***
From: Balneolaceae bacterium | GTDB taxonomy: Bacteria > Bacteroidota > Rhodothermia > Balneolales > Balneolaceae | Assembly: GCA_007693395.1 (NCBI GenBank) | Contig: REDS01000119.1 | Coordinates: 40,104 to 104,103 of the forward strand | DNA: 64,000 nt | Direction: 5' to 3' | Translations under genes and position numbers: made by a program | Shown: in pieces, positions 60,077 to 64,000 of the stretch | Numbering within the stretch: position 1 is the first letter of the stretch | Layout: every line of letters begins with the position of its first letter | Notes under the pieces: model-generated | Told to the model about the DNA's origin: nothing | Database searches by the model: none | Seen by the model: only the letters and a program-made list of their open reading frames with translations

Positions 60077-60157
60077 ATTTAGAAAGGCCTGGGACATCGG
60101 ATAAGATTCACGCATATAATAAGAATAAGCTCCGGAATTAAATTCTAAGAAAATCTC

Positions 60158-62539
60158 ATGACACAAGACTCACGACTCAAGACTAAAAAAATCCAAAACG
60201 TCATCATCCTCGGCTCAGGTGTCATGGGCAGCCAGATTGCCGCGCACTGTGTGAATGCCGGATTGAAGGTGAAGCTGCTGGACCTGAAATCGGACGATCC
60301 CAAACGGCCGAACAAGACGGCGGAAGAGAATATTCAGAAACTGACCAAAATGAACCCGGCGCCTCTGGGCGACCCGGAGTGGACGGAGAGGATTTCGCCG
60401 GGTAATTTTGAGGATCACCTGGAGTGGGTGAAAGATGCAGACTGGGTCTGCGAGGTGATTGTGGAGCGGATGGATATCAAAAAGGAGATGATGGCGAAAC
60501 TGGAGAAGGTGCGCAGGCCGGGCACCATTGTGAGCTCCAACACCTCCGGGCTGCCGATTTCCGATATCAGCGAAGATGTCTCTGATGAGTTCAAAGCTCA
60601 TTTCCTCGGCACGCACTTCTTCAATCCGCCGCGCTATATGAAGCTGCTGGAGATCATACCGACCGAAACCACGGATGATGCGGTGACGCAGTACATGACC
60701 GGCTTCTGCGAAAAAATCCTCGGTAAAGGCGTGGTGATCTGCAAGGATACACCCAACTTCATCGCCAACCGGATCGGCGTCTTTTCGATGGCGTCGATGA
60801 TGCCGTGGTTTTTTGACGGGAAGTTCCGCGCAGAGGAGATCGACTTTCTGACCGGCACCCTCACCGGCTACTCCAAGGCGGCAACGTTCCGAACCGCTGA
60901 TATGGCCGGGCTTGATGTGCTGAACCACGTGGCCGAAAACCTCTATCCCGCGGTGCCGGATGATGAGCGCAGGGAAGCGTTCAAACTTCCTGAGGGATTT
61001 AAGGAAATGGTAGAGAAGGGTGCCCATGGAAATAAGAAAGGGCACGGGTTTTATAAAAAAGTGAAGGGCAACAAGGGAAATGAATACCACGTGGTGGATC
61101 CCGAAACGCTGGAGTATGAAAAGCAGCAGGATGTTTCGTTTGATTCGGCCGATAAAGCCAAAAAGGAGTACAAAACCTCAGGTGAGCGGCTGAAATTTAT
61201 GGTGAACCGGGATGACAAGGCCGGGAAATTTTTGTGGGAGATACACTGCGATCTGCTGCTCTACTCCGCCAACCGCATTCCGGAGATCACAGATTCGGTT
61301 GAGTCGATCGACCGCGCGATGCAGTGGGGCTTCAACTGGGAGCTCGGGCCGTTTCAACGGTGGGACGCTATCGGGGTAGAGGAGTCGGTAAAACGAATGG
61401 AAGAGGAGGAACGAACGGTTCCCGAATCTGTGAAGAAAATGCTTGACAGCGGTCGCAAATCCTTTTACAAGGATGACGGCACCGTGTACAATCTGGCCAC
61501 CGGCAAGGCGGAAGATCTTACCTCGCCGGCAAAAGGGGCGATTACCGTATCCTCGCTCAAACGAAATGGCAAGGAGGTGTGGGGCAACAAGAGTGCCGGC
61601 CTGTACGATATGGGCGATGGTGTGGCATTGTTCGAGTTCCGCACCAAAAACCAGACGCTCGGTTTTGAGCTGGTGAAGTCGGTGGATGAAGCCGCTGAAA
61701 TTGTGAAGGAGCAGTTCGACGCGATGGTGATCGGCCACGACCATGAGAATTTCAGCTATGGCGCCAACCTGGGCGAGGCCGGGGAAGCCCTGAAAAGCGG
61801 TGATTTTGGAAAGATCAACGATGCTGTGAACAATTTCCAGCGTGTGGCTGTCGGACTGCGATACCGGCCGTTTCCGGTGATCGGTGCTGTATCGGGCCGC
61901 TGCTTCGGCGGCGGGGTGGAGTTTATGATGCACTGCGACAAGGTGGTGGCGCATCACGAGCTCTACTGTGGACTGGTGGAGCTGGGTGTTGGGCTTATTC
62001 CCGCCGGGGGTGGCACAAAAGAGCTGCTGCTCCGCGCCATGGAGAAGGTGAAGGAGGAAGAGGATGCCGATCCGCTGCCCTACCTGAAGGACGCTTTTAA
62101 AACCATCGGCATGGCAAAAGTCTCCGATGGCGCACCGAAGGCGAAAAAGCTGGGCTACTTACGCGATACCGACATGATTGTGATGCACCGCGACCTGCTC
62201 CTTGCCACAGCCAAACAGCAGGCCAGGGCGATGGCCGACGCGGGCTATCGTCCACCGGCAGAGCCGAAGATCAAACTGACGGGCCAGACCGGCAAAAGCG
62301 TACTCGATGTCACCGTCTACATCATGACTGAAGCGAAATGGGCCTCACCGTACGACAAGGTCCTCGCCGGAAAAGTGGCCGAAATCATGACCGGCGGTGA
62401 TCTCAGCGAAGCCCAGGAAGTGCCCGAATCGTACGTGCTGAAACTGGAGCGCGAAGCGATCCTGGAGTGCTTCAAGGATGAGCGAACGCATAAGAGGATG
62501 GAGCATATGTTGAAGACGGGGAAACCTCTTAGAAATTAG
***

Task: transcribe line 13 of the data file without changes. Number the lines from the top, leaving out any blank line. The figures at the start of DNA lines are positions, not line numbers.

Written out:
60801 TGCCGTGGTTTTTTGACGGGAAGTTCCGCGCAGAGGAGATCGACTTTCTGACCGGCACCCTCACCGGCTACTCCAAGGCGGCAACGTTCCGAACCGCTGA